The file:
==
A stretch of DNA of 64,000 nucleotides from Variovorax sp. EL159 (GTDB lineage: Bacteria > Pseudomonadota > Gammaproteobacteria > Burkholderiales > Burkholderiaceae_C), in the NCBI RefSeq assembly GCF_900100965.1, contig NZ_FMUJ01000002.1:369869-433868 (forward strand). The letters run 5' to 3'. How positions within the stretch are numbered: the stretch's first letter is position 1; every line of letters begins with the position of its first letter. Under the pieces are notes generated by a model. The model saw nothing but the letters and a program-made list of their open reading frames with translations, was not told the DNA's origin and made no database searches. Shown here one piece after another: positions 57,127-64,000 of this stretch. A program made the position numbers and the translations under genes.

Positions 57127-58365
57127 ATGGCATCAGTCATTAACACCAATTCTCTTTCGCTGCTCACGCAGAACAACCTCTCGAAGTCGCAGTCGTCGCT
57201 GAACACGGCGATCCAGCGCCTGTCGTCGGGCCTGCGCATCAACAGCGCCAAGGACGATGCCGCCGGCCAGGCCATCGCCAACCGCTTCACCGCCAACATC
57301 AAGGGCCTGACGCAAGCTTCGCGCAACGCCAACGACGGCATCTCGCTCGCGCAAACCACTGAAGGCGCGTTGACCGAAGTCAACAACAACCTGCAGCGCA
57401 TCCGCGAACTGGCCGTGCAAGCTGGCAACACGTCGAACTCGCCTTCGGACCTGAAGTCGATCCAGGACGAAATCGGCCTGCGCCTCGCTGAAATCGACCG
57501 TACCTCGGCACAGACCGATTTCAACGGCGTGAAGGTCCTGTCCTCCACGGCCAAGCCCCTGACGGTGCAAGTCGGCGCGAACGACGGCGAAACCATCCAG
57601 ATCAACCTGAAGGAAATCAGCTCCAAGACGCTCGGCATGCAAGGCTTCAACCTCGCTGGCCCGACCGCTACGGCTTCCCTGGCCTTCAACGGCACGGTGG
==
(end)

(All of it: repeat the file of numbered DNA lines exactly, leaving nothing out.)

A stretch of DNA of 64,000 nucleotides from Variovorax sp. EL159 (GTDB lineage: Bacteria > Pseudomonadota > Gammaproteobacteria > Burkholderiales > Burkholderiaceae_C), in the NCBI RefSeq assembly GCF_900100965.1, contig NZ_FMUJ01000002.1:369869-433868 (forward strand). The letters run 5' to 3'. How positions within the stretch are numbered: the stretch's first letter is position 1; every line of letters begins with the position of its first letter. Under the pieces are notes generated by a model. The model saw nothing but the letters and a program-made list of their open reading frames with translations, was not told the DNA's origin and made no database searches. Shown here one piece after another: positions 57,127-64,000 of this stretch. A program made the position numbers and the translations under genes.

Positions 57127-58365
57127 ATGGCATCAGTCATTAACACCAATTCTCTTTCGCTGCTCACGCAGAACAACCTCTCGAAGTCGCAGTCGTCGCT
57201 GAACACGGCGATCCAGCGCCTGTCGTCGGGCCTGCGCATCAACAGCGCCAAGGACGATGCCGCCGGCCAGGCCATCGCCAACCGCTTCACCGCCAACATC
57301 AAGGGCCTGACGCAAGCTTCGCGCAACGCCAACGACGGCATCTCGCTCGCGCAAACCACTGAAGGCGCGTTGACCGAAGTCAACAACAACCTGCAGCGCA
57401 TCCGCGAACTGGCCGTGCAAGCTGGCAACACGTCGAACTCGCCTTCGGACCTGAAGTCGATCCAGGACGAAATCGGCCTGCGCCTCGCTGAAATCGACCG
57501 TACCTCGGCACAGACCGATTTCAACGGCGTGAAGGTCCTGTCCTCCACGGCCAAGCCCCTGACGGTGCAAGTCGGCGCGAACGACGGCGAAACCATCCAG
57601 ATCAACCTGAAGGAAATCAGCTCCAAGACGCTCGGCATGCAAGGCTTCAACCTCGCTGGCCCGACCGCTACGGCTTCCCTGGCCTTCAACGGCACGGTGG